“Whatever he’s using, I’m using,” Spencer said as he looked at the same logo on his two-tone brown bat. “Is it weird that I’m swinging something with my younger brother’s initials on it? Maybe to some people. He’s a much better hitter than me so at least I feel like I have a chance. That’s not to discredit myself, but …”
Another hit flew off Carter’s bat and banged against the back wall. Spencer grinned. Trevor sat on a bucket and videotaped with his iPhone. Then they all stayed quiet until another pitch came and Carter swung again.
This all started where you wouldn’t expect, in a small city near the Netherlands’ southern tip, with an 8-year-old boy who could not stop looking at a baseball field.
Most kids in Oosterhout took up speed skating or field hockey or, above all else, soccer. Soccer after school. Soccer in the street. Soccer on Sunday afternoons when the local club hosted teams and Alswinn Kieboom trailed his father into the stands.
But they had to walk by a worn baseball field before getting to the soccer stadium, and that grabbed Alswinn’s attention. He was soon a catcher on a youth team, then joined a serious organization, then played for a Netherlands national team before he was recruited to a boarding school outside of Chicago. He took the leap, leaving his home country at 17, soon earning a scholarship to play baseball at Eastern Illinois University.
That is where he met Lynnette Frigo, who grew up with all sisters and hadn’t watched much baseball. They fell in love. First came Spencer in 1991, and he tried everything from football to hockey to tennis before he was drawn to baseball like his dad. He found Alswinn’s old catcher’s mitts in a closet one day and, shortly after, raised his hand when a travel coach needed someone to squat behind the plate. Lynnette and Spencer spent nights practicing under a streetlight in front of their house, with Lynnette tossing him light pitches and Spencer ripping off his mask before he threw the ball back to her. He’s been catching ever since.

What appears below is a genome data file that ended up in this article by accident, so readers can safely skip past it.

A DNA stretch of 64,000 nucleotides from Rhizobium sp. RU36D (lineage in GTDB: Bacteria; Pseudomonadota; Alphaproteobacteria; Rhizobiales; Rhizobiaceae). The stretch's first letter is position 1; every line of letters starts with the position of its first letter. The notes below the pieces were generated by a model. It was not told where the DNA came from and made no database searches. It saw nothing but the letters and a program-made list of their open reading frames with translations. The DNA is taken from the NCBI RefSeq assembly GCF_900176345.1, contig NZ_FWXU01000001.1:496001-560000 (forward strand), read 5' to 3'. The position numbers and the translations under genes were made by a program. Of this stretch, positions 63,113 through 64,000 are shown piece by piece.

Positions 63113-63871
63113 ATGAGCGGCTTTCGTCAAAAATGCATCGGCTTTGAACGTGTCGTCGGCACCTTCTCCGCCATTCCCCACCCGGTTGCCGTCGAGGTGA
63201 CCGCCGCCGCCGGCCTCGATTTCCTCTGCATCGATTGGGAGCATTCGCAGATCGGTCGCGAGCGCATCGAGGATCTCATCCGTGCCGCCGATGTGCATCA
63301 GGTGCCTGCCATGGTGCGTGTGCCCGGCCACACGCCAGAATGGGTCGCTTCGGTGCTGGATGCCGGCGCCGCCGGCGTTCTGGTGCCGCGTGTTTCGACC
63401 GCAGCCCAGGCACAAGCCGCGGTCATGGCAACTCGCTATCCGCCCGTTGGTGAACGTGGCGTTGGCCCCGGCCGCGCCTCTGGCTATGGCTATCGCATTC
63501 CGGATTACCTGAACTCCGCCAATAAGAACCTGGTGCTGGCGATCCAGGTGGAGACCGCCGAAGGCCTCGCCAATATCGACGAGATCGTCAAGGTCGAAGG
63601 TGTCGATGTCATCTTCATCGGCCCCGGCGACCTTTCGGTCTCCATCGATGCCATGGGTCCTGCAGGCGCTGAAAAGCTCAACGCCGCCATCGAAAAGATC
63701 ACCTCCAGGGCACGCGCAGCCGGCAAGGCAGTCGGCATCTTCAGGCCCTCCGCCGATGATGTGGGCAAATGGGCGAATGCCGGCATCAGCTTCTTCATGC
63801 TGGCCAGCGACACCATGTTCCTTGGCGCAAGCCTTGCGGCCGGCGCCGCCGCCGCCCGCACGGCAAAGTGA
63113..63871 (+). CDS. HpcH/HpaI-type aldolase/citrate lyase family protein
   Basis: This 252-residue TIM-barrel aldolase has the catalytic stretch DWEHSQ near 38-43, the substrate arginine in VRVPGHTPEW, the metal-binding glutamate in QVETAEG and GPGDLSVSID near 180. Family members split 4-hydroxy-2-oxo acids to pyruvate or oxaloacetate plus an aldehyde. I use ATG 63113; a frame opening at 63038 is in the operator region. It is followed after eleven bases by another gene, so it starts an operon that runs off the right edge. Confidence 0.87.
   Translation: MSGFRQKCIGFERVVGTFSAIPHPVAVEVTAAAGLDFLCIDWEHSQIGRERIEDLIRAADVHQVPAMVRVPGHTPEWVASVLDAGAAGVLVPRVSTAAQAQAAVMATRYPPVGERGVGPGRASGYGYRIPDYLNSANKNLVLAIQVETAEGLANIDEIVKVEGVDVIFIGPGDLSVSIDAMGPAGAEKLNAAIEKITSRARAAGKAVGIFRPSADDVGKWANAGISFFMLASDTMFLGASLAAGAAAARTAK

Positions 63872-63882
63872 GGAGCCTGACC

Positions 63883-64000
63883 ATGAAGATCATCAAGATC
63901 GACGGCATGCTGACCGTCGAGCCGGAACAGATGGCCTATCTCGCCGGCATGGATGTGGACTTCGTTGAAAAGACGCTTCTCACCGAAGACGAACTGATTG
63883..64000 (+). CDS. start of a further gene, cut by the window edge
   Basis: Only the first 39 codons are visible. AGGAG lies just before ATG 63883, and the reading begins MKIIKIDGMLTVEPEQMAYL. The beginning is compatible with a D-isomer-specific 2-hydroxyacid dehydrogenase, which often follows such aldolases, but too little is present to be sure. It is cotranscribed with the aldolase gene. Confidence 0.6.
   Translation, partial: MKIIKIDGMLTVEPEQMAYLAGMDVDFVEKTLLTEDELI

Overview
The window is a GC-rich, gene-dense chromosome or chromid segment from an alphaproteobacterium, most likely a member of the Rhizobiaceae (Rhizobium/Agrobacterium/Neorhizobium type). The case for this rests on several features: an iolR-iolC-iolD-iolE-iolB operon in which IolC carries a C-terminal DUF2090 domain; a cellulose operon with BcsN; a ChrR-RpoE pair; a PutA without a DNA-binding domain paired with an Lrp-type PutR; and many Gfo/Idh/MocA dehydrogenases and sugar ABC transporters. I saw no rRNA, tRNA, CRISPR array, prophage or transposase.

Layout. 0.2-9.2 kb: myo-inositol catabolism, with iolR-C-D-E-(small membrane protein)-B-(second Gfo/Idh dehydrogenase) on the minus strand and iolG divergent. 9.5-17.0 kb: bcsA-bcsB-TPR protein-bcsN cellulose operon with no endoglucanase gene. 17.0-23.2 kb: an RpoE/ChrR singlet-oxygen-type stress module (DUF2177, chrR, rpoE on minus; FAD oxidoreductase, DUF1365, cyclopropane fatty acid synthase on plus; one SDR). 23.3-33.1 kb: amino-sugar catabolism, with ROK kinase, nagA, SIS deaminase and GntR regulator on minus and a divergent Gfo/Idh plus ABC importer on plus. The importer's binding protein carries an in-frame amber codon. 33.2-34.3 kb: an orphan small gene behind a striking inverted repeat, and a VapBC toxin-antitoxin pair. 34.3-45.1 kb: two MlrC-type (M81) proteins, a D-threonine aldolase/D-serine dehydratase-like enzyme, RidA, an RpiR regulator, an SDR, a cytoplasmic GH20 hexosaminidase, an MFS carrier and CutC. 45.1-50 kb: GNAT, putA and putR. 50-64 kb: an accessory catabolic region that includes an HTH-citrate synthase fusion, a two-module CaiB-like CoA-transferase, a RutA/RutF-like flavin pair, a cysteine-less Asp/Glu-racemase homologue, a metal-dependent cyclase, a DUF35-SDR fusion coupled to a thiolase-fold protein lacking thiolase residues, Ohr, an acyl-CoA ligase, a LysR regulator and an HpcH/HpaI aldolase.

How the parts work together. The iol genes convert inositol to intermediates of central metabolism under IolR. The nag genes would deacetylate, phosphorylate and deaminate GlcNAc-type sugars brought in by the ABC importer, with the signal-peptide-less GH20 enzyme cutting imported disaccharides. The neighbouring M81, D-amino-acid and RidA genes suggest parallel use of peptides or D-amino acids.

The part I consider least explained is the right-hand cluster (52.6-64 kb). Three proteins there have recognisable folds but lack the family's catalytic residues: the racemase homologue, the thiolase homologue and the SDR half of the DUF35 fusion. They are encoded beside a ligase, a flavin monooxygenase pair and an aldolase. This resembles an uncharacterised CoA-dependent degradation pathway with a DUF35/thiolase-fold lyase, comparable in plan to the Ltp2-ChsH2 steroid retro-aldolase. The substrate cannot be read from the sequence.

Trevor did not want to catch like his older brother but he did want to play. Catching was too dirty. He started as a batboy for Spencer’s Little League team, coached by Alswinn, until he could swing on his own. Then came Carter Alswinn Kieboom, in September 1997, right as the summer season turned to fall ball in suburban Georgia. Spencer and Trevor were hooked on baseball by then. Lynnette pushed a two-week-old Carter out to games in a stroller and rocked him to sleep in a car that faced the field.
He never had a chance.
“Carter was around it as soon as he was born,” Alswinn said. “He was going to be a baseball player.”
Once the elementary school bus rolled to a stop in the leafy neighborhood, Carter skipped up the steep stone driveway, through the glass-paneled front door and onto the living room couch.